All such work is done gratuitously and no remuneration or any other payment is expected or received for such purposes. Whatever titles he may have held within the organization from time to time is merely to facilitate some work – for example, if he works as a legal advisor, that is for the purpose of making representations in court on behalf of the people Nervazhi is helping. Other than that, none of these titles carry any weight in terms of the organization and its work. The day-to-day running of the organization is under the leadership of Mr. Naveenachandran and his colleagues.
Q4: Does Mr. Bijo Francis have any right to use or dispose of funds on behalf of Nervazhi?
A4: He does not have any such capacity. Nor has he exercised any such capacity at any time. In financial matters, Nervazhi has total control of its own finances and they also accept complete responsibility for all monies they have received and utilized. No other party has that responsibility.
Q5: What are the financial safeguards installed in the organization?
A5: The organization observes Indian law and keeps accounts in strict compliance with high standards, and has their accounts audited annually. Audited accounts are available to the public. The organization welcomes any questions and has a completely open and accountable attitude.
Q6: How are funds transferred for NGOs?
A6: The normal rule is to transfer money through banks as this is the safest method of transfer and also the safe method of keeping documentary proof of transfers. However, there are certain circumstances where a bank transfer is not possible due to circumstances that are not under our control. For example, many countries have a special regulations for the transfer of money particularly relating to NGO work. In India, this is under the Foreign Contribution Regulation Act, and there are problems for human rights organisations to obtain licenses under that Act. Due to such regulations, some of the most neglected sections of society do not get their needs met despite there being people who want to help in such circumstances.
Q7: What safeguards do you adopt in order to ensure that the money is received by the organization and that the money is used for the purposes that it was intended for by the organization?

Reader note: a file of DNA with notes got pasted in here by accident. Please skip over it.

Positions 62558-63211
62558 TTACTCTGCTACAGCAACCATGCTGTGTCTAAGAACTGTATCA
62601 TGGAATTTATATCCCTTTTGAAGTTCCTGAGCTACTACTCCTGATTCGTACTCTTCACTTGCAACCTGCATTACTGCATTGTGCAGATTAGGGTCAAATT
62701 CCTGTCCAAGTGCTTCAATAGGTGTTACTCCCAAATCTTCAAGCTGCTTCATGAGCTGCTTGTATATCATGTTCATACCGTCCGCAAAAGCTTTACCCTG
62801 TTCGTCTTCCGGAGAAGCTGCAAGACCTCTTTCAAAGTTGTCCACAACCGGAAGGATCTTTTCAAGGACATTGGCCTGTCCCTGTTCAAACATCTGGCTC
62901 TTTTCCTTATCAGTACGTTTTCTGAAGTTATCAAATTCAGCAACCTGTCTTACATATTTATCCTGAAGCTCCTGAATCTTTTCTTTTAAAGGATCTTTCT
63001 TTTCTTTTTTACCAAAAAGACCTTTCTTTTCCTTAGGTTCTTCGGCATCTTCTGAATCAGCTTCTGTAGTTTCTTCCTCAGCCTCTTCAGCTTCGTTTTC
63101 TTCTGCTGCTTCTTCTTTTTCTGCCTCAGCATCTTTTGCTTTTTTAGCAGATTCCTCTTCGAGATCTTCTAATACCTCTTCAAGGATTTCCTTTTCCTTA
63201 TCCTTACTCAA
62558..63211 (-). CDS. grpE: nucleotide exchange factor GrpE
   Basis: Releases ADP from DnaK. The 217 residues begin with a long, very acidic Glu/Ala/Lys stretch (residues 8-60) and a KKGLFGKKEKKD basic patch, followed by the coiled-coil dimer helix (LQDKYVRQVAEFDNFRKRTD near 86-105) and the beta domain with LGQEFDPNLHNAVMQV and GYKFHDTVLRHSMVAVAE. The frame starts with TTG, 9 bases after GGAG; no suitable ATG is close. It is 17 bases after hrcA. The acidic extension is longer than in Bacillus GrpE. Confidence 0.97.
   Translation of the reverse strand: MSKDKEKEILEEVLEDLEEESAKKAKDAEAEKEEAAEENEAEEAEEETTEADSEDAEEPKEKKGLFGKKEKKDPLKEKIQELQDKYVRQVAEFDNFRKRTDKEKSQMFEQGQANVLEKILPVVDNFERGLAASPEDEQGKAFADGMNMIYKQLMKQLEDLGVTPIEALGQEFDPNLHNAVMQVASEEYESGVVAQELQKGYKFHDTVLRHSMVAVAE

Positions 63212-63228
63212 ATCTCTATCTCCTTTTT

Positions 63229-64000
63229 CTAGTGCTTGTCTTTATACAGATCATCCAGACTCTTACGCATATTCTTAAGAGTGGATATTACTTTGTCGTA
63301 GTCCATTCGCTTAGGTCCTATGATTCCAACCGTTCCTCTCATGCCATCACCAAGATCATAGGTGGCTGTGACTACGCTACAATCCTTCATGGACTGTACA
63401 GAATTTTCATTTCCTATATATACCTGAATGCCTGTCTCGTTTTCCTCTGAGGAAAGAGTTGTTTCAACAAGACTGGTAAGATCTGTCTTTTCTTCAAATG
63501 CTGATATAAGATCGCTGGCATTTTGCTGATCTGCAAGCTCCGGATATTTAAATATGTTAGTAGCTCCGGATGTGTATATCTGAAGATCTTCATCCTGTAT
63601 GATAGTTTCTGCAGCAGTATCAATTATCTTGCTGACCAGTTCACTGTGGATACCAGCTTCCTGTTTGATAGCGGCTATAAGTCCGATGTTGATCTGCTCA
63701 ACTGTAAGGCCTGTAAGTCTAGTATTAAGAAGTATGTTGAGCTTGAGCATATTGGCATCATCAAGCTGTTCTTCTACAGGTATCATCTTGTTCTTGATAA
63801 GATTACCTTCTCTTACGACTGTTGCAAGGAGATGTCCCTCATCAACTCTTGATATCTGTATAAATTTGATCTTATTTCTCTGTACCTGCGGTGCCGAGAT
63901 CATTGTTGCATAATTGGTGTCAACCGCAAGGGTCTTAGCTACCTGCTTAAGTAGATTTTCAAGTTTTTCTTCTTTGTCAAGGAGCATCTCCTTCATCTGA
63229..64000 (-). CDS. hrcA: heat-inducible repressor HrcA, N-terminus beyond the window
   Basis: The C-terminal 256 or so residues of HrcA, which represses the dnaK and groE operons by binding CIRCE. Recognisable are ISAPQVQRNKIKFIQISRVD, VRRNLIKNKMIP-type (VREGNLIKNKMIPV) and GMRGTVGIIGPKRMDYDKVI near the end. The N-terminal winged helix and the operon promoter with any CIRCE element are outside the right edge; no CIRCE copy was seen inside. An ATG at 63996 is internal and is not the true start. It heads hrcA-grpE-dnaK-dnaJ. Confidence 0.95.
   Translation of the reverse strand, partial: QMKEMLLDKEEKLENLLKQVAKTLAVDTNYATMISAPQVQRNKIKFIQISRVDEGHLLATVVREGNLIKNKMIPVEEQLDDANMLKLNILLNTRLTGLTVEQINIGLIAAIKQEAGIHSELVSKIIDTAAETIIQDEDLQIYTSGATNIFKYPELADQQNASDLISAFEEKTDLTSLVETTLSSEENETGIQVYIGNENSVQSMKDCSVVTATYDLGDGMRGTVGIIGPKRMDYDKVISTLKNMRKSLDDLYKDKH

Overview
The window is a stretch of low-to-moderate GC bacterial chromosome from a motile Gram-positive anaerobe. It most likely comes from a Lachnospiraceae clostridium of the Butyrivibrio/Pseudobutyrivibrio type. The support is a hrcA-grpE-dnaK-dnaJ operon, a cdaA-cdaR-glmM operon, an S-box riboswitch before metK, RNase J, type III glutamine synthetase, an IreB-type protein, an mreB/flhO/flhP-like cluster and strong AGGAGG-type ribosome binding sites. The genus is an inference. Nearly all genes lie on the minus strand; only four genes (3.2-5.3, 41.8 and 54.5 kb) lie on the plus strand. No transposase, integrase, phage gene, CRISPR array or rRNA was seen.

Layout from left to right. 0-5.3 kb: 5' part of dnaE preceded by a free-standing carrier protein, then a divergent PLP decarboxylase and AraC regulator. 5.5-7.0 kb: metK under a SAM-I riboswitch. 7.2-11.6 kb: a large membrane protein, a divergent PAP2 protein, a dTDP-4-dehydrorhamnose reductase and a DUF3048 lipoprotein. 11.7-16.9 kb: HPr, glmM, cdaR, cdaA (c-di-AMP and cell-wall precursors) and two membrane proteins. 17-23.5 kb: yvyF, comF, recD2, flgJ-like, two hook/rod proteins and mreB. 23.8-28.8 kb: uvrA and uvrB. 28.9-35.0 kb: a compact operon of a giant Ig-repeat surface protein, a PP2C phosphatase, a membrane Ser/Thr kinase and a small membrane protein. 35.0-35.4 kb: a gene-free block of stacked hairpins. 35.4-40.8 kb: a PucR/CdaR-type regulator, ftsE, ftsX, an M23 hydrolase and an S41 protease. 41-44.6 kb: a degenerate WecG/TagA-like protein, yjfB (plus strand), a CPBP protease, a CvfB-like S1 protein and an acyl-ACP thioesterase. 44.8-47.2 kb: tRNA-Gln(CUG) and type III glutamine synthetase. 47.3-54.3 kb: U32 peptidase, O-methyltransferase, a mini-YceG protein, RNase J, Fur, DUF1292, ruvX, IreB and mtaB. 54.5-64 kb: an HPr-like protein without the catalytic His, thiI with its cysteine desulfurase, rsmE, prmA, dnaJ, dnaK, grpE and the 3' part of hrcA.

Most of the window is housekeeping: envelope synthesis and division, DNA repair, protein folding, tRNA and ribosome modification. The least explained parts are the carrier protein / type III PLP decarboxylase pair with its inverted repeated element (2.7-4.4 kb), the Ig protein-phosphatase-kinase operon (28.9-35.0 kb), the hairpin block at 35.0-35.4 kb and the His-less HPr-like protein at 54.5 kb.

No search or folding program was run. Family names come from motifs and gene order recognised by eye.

A7: The first step is to request a receipt for the money with all the details contained in the receipt, like the amount, date, purpose and the like. Secondly, to ensure that the receipt arrives at the AHRC immediately after the money is transferred. Thirdly, to require the maintenance of details of expenditure and, at intervals – when required – to submit the details of such expenditure together with the receipts relating to such expenditure. What is implied in this is that AHRC has a right to request receipts, send reminders when such receipts do not arrive on time and also to question any items of expenditure that need to be explained. The receiving organization is under obligation to make such explanations.
Q8: What happens when, in the case of very small sums, the particular group that will use them is not yet a formally registered or recognized organization but, who, in the view of AHRC, are engaged in some urgent and necessary work that needs some support?
A8: Under these circumstances, which are very rare – for example, if a group of family members of disappeared persons want to make some application to court regarding their loved ones but they are not yet a recognized entity – what AHRC does is to go through the medium of a recognized organization and carries out the transaction through their intervention. Under such circumstances, the recognized organization helps as a go-between to ensure that the formalities are observed and that the money is spent for the purpose for which it is sent. In choosing such third organisations to help, we do so only with organisations with whom we have established a good link in the past.